If you are out shopping for a new automobile, here are a few safety features you should request. Not all cars have them.
1. Forward Collision Warning. Cars equipped with this have cameras attached to the front. Those cameras connect to a computer that constantly compares the road ahead to what should be there. If a foreign object appears in view, it will beep or chime, commanding the driver to pay close attention. Most often, it is another car that has slowed or braked in the car’s path.
2. Automatic Emergency Braking. This feature usually leaves the factory paired with the Forward Collision Warning system. If the driver fails to respond to the warning, the computer will autonomously apply constant pressure to the brakes until the car stops. The computer estimates the distance and speed, so it has enough time to react.
I am alive, or at least uninjured, because of this technology. I stopped in heavy traffic on the freeway when a distracted driver came around a corner at approximately 70 mph. I watched in the rearview mirror in horror as the car aimed straight for me, but the driver’s eyes were looking down at something (most likely a cell phone). To my surprise, the car braked all on its own and stopped just a few feet from my bumper. The driver looked up in total shock. To me, this is an essential feature that should come installed in all vehicles. It may not prevent all crashes, but can certainly reduce the severity of the impact.
3. Rearview cameras. Avoid back-over accidents by watching the dashboard screen for objects, people, or animals that might be in your path. Some vehicles come equipped with sensors in the back connected to the dashboard computer that gives out a warning signal, much like the Forward Collision Warning system.
4. Electronic Stability Control. This feature effectively keeps the driver from over-correcting when facing an object that has entered the roadway. Let’s say a deer or child on a bicycle has come into your path, and you swerve to avoid hitting them. When you have expertly missed them, the body often jerks the wheel beyond what it thinks the position was before the event. The onboard computer senses the change and signals the wheels to either release or brake to compensate for the over-correction or to prevent it from happening.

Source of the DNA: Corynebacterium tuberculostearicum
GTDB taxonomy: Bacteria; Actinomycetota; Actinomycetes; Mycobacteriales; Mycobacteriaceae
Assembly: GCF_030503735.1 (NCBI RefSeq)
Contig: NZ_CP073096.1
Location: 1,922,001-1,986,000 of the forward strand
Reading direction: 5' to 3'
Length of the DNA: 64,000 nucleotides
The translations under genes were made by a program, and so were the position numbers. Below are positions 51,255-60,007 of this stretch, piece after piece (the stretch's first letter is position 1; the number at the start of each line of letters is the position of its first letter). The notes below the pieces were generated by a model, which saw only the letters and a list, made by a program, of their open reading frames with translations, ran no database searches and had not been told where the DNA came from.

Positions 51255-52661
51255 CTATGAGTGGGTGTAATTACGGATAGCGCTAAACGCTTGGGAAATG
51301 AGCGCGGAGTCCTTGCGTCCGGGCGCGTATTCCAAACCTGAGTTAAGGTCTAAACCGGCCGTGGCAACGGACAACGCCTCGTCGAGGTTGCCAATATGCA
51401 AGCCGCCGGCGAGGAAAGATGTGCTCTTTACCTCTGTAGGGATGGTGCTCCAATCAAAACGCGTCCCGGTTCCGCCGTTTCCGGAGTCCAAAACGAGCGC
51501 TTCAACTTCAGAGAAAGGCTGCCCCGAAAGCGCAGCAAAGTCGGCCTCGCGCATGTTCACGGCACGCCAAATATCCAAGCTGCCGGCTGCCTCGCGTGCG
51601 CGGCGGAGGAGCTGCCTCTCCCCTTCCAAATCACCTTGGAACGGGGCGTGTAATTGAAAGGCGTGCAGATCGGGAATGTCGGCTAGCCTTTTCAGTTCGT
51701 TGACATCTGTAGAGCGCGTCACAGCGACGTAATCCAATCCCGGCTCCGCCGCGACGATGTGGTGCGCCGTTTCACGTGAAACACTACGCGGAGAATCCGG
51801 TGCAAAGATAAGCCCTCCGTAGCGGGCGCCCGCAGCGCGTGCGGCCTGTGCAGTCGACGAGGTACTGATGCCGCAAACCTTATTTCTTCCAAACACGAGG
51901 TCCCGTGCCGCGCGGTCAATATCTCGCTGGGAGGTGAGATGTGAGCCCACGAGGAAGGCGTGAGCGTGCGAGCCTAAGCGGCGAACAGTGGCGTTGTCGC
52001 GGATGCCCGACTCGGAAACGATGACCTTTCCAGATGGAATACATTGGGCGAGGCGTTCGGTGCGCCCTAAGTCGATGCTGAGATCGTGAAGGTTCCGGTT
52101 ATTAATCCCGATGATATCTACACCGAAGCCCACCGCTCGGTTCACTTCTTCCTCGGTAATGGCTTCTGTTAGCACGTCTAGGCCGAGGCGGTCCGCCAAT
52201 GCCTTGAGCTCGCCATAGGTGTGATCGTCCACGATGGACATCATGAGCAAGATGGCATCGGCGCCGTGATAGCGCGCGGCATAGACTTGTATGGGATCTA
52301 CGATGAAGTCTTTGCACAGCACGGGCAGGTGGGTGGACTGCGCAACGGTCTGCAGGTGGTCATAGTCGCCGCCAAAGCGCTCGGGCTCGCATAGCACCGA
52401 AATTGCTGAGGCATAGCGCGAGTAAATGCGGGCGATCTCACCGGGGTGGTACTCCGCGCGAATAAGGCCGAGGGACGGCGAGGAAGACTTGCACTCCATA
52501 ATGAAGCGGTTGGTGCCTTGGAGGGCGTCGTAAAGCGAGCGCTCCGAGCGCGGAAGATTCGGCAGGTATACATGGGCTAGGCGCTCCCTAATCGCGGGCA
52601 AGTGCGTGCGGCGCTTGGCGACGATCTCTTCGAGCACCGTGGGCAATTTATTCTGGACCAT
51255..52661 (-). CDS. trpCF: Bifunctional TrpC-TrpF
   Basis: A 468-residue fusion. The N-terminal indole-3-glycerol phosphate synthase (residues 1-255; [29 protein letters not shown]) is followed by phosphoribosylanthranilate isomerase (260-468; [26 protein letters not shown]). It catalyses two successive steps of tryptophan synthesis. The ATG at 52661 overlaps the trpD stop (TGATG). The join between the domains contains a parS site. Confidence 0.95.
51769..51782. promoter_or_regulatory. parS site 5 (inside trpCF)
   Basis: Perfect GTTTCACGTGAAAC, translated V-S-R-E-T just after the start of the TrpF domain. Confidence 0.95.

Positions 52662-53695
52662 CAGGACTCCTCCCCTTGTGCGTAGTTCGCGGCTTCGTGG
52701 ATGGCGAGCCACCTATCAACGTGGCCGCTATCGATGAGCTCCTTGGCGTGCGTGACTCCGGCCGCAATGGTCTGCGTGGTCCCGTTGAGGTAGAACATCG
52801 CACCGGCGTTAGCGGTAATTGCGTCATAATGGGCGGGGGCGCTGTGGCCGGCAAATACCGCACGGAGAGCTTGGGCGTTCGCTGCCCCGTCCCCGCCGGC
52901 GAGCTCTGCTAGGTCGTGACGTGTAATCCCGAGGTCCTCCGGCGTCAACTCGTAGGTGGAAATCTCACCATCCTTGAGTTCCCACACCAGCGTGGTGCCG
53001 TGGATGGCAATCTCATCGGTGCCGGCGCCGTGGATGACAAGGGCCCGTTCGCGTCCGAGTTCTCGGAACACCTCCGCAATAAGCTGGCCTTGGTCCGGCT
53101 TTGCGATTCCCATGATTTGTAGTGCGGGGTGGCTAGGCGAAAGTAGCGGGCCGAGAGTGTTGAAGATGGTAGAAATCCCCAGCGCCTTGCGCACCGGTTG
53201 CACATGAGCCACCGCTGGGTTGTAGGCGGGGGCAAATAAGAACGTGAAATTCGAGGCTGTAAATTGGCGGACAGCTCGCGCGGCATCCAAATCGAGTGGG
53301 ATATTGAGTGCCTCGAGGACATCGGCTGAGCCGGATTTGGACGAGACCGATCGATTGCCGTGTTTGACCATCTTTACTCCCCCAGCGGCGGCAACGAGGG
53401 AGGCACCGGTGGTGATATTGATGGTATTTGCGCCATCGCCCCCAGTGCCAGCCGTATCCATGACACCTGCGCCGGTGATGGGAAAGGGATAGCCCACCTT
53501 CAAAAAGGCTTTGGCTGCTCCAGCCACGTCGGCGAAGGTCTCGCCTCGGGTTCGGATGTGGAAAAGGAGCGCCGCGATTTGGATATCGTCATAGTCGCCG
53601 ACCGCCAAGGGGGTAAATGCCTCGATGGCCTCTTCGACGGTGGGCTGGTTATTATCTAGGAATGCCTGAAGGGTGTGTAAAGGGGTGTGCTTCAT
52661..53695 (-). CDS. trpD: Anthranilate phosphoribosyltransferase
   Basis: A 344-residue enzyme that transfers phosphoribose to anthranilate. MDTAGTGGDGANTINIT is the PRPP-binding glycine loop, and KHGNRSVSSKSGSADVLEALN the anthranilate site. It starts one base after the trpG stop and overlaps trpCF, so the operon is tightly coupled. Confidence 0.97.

5. Blind Spot Warning. Cameras in the side of the vehicle ‘see’ the adjacent occupied lane. The system will give the driver a visible warning, usually in the side-view mirror coupled with an audible alarm. This feature helps prevent collision with another car that is in the lane the driver wants to take.
Bonus features to consider. I promised you five safety features, but a few more are worth mentioning if available.
Brake Assist is similar to or a part of the Emergency Braking System. It avoids panic-braking. When you encounter a dangerous situation in the roadway ahead, the computer will ‘assist’ the driver in applying the brakes. Lane Departure Warning systems alert the driver that the automobile has drifted out of its travel lane and might leave the roadway or collide with another car or guardrail. Lane Keeping Assist is similar in that it will not just warn the driver but will automatically turn the wheel, bringing the vehicle back into its lane. A Driver Inattention Monitor is nothing more than a camera somewhere in the dashboard area that watches the driver’s eye movements to be sure they stay on the road ahead. If the driver looks away too long, say at a smartphone or some other distraction inside the car or out, a warning alarm will sound, hopefully drawing the driver’s attention back. This feature is also practical if the driver nods off to sleep. Some vehicles come equipped with Automatic Crash Notification, which senses a crash and calls 911 automatically, transmitting the coordinates of the accident location. Some systems will patch a live person to a speaker and microphone in the car to talk to the driver or passengers.
There you have it. My top favorite new features and a few others to help if they are available.